Ministry of Justice has ‘slapped cleaners in the face’ with offer of 14p pay rise says union
The government department has offered outsourced cleaners classified as key workers a 14p pay rise just weeks after the death of outsourced cleaner Emanuel Gomes
The offer was made without consulting the workers’ trade union, United Voices of the World
United Voices of the World has stated it will ballot its members for strike action and take legal action against the department for breach of the Equality Act 2010
The union has demanded the London Living Wage, Occupational Sick Pay, and other benefits for its members in line with Civil Service standards
The Ministry of Justice (MoJ) has come under fire today after trade union United Voices of the World accused it of ‘slapping cleaners in the face’ with an offer of a 14p pay rise. The offer has come just weeks after the department was publicly criticised for its treatment of BAME and migrant workers after the death of outsourced cleaner Emanuel Gomes on the 23rd of April from suspected COVID-19 and after several cleaners walked off the job citing a lack of Personal Protective Equipment and a breach of social distancing rules.
The pay rise has been branded ‘insulting’ by the trade union United Voices of the World who has been in an industrial dispute with the department since 2018. The union has previously organised several days of strike action by outsourced cleaners at MoJ headquarters in Petty France and has demanded the London Living Wage and that workers receive the same Occupational Sick Pay and annual leave allowance as civil servants. In response to the pay rise the union has announced its intention to ballot its members for further strike action and of its intention to take legal action against the department.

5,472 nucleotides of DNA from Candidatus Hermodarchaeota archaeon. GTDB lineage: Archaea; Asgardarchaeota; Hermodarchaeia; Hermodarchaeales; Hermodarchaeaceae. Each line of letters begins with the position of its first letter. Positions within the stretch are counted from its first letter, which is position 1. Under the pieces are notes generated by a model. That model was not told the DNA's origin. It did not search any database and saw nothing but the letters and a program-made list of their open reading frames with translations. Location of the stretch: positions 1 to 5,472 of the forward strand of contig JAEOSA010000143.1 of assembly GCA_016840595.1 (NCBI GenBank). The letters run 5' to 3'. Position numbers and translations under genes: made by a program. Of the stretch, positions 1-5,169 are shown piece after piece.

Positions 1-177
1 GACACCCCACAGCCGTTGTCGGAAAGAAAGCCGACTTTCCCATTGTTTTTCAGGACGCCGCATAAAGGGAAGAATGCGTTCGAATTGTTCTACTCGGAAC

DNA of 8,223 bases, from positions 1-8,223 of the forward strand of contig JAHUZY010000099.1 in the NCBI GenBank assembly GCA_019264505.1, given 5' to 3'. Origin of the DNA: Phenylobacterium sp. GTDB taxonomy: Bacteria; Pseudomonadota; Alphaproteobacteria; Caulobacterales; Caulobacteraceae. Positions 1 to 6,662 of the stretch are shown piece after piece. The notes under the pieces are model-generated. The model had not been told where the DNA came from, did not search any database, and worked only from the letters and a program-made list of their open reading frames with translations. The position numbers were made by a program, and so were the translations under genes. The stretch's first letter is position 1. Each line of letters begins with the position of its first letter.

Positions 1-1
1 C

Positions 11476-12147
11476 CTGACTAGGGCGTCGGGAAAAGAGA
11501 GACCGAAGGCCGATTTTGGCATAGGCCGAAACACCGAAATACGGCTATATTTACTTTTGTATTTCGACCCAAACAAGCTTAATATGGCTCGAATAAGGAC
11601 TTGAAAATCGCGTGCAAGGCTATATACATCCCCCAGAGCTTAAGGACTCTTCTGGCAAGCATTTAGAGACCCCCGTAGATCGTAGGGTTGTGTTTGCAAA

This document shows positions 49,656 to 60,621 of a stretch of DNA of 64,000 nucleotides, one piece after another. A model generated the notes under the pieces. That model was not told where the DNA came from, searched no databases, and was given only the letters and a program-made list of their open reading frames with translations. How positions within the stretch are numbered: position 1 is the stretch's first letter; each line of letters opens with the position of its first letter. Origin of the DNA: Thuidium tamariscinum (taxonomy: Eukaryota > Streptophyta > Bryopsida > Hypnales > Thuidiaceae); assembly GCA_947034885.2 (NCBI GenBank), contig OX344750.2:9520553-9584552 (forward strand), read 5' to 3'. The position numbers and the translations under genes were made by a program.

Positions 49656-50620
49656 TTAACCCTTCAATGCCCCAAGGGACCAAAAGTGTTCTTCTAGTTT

Fatima Djalo, one of the outsourced cleaners, said the following: “I have no words. The Ministry of Justice is shameful. I couldn’t believe it when I saw the letter. I felt humiliated by this ‘offer’”.
Petros Elia, a UVW Organiser, said the following: “This pay rise is a disgrace. These workers are paid poverty wages and a measly 14p isn’t going to change that – you can’t live in London on £9.22 per hour. But not only that, these workers have been denied occupational sick pay and have been forced to work without face masks and other PPE in this pandemic. Something which is not only callous but criminally negligent. The MoJ has slapped these cleaners in the face with this ‘pay rise’ and we’re not going to stand for it. We’ll be taking strike action and legal action to end this frankly racist practice of outsourcing at the heart of our government’.
Notes to editors
United Voices of the World intends to take legal action against the Ministry of Justice at an Employment Tribunal. The case will argue that outsourcing BAME and other workers with protected characteristics onto inferior pay and terms and conditions of employment amounts to indirect racial discrimination under the Equality Act 2010. The case is a landmark legal case and has the potential to benefit the UK’s 3.3 million outsourced workers. The union is also in the process of bring the same case against the Royal Parks and several other employers
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Petros Elia, UVW Organiser, email: email@example.com tel. 07884 553443
Molly de Dios Fisher, UVW Organiser, email: firstname.lastname@example.org tel. 07900 002671
Kane Shaw, Editorial Lead, email: email@example.com tel. 07950 927798
26.07.2022 / St George's